Rewarding failure

Updated Monday, 29th April 2013
When bankers get a hundred times more than the average private sector worker’s pension, what kind of signal does that send? 

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Sir James Crosby – the ex-boss of the failed bank, HBOS, who has just been censured by a Parliamentary committee, and has resigned his City roles - has been revealed to be receiving a pension of £700,000 a year, a hundred times more than the average private sector worker’s pension.  

This reveals how executive pay sends entirely the wrong signals as to how to run a bank.

On the upside, there are short term and long term share options or share schemes as well as the substantial salary. And if you lose your job, you still get the pension. So, why on earth not take risks with shareholders’ – and in this case – taxpayer’s money?  

The incentive is to take as much risk as possible to score the jackpot – for example Fred Goodwin’s £10 million bonus for acquiring ABN-Amro bank which brought RBS to its knees, knowing that failure will be rewarded not quite as handsomely but for much, much longer.  

Life expectancy for senior executives, whose stress levels are presumably reduced by knowing that they and their loved ones are always going to be financially secure, is much higher than the national average.

This has been going on since the days of Lord Hanson and so why is this still allowed to happen? The answer is that pension contributions are tax efficient up to a point – it would be interesting to know if Sir James Crosby actually contributed to his pension pot and how much tax HBOS paid on his behalf.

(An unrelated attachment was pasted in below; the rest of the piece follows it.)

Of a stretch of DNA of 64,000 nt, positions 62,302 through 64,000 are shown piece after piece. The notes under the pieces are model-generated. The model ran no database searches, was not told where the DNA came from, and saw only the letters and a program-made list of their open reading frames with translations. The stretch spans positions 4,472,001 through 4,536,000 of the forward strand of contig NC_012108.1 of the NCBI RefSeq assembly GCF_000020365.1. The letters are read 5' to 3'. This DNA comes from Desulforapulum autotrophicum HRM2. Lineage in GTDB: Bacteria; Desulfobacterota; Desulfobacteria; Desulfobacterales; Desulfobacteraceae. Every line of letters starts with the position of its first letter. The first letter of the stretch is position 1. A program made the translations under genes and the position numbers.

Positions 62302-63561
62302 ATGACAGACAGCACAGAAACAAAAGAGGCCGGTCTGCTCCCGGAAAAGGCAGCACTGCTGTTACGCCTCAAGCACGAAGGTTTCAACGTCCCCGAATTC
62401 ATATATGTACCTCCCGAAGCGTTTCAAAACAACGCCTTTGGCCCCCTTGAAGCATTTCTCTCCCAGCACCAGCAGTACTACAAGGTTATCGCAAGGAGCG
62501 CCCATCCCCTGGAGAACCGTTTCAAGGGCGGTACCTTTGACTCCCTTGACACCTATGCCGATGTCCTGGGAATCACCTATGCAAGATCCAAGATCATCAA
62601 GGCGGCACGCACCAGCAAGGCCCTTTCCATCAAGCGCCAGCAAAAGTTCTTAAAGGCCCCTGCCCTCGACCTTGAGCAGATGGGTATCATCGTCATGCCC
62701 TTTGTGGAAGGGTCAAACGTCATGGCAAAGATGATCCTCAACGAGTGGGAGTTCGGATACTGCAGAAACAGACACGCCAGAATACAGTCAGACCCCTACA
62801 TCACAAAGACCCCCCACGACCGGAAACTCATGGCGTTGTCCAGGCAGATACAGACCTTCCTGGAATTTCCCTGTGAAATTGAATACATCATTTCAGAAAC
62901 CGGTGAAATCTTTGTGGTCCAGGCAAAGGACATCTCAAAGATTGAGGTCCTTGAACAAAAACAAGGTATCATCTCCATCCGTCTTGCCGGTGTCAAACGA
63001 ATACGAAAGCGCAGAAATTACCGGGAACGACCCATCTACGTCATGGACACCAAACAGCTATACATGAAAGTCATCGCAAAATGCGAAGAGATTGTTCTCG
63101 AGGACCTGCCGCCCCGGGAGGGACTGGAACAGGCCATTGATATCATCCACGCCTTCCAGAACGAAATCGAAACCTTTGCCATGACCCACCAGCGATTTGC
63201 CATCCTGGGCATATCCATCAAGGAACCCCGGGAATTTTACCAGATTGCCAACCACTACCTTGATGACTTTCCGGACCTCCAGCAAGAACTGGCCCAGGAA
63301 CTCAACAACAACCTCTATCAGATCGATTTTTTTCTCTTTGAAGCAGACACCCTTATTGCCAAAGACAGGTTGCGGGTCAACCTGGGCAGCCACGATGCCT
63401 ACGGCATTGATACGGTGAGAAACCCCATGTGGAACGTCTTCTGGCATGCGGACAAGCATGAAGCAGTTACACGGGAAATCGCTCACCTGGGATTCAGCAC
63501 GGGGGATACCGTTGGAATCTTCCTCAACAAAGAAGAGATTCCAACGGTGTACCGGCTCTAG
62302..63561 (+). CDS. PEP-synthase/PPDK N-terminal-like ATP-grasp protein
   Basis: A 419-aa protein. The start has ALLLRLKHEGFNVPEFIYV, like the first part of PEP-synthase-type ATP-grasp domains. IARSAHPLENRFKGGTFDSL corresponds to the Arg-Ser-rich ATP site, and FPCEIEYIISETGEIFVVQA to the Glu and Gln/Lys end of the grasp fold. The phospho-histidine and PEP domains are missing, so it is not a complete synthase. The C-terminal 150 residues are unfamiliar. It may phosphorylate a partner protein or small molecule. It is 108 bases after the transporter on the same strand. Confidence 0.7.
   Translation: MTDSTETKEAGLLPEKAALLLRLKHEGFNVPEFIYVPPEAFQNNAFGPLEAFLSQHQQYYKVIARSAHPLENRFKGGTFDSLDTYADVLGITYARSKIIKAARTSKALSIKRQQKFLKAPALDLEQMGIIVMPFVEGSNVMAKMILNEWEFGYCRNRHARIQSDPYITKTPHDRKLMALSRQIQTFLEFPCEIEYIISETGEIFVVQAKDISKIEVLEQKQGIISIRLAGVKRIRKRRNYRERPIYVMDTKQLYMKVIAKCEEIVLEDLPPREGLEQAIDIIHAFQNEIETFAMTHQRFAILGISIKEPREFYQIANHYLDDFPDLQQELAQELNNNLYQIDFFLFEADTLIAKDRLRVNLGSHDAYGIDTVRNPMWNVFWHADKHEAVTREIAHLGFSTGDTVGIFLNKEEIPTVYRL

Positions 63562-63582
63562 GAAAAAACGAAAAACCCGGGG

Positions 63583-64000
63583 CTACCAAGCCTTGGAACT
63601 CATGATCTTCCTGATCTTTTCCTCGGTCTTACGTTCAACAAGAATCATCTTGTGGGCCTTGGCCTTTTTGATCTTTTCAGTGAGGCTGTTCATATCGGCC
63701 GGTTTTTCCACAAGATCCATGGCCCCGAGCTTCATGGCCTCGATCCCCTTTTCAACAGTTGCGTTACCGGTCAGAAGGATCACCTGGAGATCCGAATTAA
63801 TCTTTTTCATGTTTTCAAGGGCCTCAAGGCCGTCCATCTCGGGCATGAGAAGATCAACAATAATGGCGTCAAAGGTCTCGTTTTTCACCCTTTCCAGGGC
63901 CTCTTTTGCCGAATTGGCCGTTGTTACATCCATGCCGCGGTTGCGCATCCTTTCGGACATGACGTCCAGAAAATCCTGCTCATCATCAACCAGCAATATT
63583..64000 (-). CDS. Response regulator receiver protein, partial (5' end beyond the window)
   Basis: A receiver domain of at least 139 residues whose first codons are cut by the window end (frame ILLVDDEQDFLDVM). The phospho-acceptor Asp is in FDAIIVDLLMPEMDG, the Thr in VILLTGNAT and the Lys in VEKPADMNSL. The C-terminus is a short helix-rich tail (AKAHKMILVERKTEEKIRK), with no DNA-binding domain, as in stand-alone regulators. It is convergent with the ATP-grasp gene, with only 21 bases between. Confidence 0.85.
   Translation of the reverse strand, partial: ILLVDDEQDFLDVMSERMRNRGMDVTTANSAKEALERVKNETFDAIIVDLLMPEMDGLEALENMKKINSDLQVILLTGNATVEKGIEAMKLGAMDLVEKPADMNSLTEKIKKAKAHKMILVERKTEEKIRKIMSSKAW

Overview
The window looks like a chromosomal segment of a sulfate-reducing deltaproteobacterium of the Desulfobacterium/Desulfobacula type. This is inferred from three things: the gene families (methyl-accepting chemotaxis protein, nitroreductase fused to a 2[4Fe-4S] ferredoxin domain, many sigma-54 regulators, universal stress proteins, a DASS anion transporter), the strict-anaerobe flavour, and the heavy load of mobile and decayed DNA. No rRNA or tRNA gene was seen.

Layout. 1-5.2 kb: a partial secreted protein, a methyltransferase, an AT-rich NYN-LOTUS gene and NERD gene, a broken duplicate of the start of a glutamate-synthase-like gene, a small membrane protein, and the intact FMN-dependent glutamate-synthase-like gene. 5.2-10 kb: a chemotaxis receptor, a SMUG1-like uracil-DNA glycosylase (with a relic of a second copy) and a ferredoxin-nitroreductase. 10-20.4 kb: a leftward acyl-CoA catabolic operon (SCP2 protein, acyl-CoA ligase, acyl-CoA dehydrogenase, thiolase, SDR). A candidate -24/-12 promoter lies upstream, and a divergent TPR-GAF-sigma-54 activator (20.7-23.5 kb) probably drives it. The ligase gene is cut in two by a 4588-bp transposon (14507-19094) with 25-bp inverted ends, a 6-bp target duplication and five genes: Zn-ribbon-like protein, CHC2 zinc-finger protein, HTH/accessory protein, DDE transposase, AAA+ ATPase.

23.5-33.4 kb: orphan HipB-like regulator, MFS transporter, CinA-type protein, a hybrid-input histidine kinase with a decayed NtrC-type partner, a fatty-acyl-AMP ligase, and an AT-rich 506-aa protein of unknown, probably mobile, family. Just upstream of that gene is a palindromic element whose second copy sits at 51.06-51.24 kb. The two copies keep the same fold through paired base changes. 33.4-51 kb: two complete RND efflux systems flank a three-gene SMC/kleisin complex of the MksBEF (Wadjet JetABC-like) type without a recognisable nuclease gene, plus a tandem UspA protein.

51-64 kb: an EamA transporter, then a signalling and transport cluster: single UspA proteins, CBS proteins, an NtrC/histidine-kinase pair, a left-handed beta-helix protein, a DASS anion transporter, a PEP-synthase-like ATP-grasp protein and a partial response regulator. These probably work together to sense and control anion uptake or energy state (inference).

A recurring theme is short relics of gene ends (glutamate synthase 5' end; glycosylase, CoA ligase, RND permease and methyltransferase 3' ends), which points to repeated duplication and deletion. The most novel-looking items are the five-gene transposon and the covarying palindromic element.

Companies do not have to fully disclose how much they pay for their senior executives to received these gigantic pensions. And, since it is often the case that middle-aged executives move firm to become chairman or chief executive, it costs the companies concerned a fortune to make up the pot for say 10 years’ service but potentially 40 or more years of retirement.

And why, might we ask, are the terms more generous for senior executives than for their employees?  How many companies are offering final salary or even average salary pensions to employees?  Most have been switched to defined contribution schemes. Senior executives often have a separate scheme or special entitlements. Why should this be so?

Pensions are often called deferred remuneration. Do all the remuneration committees filled with senior executives awarding each other generous salary, bonus and share incentive schemes also take the pension into account?  No, that is the added sweetener which has been, until now, a well kept secret.

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